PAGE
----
corporAID: Is marula oil still an insider tip or has it been a mainstream product for a long time?
Reinhardt: Marula oil is certainly no longer an insider tip. That was different 15 years ago when I first came across it on a trip through Swaziland. I was so enthusiastic about this high-quality and pleasantly mild care oil that I tried to find a source in Europe. At that time without success. There are now some mostly small importers similar to Aurum Africa, which I founded in 2016 with an Italian partner. Although marula oil is used by many cosmetics manufacturers today, it is still not mainstream.
Where do you import your marula oil from?
Reinhardt: We source the oil from Namibia. Every spring, several thousand women collect the fruits of the wild and widely scattered trees. The villagers then separate the pits from the fruit and take them to a collection point, where an initial quality check takes place. Then it goes to Windhoek for further processing. Our local cooperation partner extracts the oil by cold pressing and filters out suspended matter, yeast and mold. The result is a certified organic, stable oil. We import up to two tons of marula oil every year, which we mainly sell to cosmetics manufacturers in Germany, Italy, Austria, France and Switzerland. We also sell our own care products.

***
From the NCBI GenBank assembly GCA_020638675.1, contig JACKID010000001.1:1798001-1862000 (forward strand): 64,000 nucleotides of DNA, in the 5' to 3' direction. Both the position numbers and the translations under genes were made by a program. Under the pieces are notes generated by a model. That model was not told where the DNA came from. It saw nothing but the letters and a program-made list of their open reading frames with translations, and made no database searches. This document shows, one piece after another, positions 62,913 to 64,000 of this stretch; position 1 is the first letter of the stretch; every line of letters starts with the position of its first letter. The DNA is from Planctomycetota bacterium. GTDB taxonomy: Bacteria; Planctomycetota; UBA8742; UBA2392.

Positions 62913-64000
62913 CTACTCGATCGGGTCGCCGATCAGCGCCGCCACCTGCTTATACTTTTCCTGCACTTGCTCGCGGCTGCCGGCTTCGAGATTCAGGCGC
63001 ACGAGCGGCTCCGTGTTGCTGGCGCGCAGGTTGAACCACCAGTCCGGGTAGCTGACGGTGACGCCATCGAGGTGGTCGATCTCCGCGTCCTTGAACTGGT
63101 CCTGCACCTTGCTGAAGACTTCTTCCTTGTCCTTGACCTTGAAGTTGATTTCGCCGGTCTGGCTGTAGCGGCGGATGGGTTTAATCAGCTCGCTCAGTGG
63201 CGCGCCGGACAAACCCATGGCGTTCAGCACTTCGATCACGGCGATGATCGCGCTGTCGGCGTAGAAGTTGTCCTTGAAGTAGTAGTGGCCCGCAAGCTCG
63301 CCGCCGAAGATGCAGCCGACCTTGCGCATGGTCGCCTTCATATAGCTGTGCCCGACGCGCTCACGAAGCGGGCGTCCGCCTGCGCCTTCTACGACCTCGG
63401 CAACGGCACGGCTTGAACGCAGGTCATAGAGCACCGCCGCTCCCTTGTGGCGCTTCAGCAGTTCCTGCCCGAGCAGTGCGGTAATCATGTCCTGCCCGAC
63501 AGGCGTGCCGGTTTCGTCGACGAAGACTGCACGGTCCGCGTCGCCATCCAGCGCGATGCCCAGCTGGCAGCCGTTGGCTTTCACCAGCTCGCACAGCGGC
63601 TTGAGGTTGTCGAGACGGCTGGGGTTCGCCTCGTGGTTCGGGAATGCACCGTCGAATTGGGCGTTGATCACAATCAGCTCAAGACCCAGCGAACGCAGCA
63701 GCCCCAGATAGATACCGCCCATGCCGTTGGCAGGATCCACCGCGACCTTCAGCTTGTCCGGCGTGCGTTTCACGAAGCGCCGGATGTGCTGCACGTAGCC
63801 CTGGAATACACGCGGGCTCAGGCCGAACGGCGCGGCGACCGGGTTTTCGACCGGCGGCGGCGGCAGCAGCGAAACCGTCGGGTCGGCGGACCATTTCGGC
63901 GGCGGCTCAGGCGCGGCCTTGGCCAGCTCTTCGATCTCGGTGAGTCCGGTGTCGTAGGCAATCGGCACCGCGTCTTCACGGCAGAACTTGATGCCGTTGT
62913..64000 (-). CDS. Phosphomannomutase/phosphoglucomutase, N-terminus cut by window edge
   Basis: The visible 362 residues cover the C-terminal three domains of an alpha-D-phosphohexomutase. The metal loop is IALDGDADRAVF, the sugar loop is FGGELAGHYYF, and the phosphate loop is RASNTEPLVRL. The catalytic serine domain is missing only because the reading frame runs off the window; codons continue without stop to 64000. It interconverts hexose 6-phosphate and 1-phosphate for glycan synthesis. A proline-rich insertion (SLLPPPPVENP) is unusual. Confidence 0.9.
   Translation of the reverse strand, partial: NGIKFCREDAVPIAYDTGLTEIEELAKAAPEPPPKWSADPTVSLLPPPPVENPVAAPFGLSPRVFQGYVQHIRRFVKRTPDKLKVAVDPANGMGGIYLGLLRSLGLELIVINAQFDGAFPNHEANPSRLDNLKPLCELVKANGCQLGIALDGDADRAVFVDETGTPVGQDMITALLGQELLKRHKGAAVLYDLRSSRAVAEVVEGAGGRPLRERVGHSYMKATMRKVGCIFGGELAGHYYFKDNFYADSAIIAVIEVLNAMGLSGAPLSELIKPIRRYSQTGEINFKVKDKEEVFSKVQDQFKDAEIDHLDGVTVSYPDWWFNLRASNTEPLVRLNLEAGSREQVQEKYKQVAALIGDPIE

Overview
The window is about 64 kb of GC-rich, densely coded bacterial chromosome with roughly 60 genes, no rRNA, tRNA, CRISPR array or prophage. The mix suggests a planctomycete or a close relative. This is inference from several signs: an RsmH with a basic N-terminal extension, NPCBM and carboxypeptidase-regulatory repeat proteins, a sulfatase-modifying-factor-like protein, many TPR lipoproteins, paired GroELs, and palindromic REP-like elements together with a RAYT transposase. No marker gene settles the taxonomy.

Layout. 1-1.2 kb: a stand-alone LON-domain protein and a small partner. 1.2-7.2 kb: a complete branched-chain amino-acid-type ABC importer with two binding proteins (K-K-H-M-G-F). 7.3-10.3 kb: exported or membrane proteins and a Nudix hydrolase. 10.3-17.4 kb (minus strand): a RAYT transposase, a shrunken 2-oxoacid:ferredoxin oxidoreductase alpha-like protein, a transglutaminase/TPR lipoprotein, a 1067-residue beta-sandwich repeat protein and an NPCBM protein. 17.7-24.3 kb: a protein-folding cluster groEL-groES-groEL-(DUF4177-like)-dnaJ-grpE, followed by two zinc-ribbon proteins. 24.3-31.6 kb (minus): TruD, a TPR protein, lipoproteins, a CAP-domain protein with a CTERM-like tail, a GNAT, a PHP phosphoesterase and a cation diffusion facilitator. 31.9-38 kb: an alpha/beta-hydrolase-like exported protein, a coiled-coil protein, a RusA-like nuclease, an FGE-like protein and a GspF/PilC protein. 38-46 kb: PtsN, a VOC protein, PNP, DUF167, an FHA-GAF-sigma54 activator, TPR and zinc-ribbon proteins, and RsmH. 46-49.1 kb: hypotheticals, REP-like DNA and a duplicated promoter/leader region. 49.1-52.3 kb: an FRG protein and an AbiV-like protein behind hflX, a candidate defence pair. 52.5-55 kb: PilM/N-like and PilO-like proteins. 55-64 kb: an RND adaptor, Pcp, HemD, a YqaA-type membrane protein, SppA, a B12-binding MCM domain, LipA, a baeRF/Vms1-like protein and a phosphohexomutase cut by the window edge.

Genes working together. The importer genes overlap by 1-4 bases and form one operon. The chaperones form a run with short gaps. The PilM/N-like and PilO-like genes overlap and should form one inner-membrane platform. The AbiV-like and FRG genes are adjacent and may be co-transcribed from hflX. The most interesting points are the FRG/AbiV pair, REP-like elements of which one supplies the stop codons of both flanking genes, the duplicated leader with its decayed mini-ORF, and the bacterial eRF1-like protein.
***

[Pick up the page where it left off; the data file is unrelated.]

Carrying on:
How is the business developing from your point of view?
Reinhardt: We were on a growth course until 2020, then the pandemic slowed us down. At least we were able to stabilize volumes and are now expecting increases again. However, the margins are lower because the transport costs have risen exorbitantly. At around 33 euros per hundred milliliters, marula is a rather high-priced oil, which is why it is used as an additive in skin creams or hair shampoos. For further commercialization, marula trees might need to be cultivated. But this is only in its infancy. But even if the wild harvest is logistically complex, I don't think plantation cultivation is desirable.